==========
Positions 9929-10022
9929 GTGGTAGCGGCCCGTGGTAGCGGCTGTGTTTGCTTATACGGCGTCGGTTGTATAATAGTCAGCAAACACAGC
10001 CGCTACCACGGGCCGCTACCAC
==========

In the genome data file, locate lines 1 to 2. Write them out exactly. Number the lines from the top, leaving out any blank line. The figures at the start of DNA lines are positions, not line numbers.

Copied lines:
Positions 9929-10022
9929 GTGGTAGCGGCCCGTGGTAGCGGCTGTGTTTGCTTATACGGCGTCGGTTGTATAATAGTCAGCAAACACAGC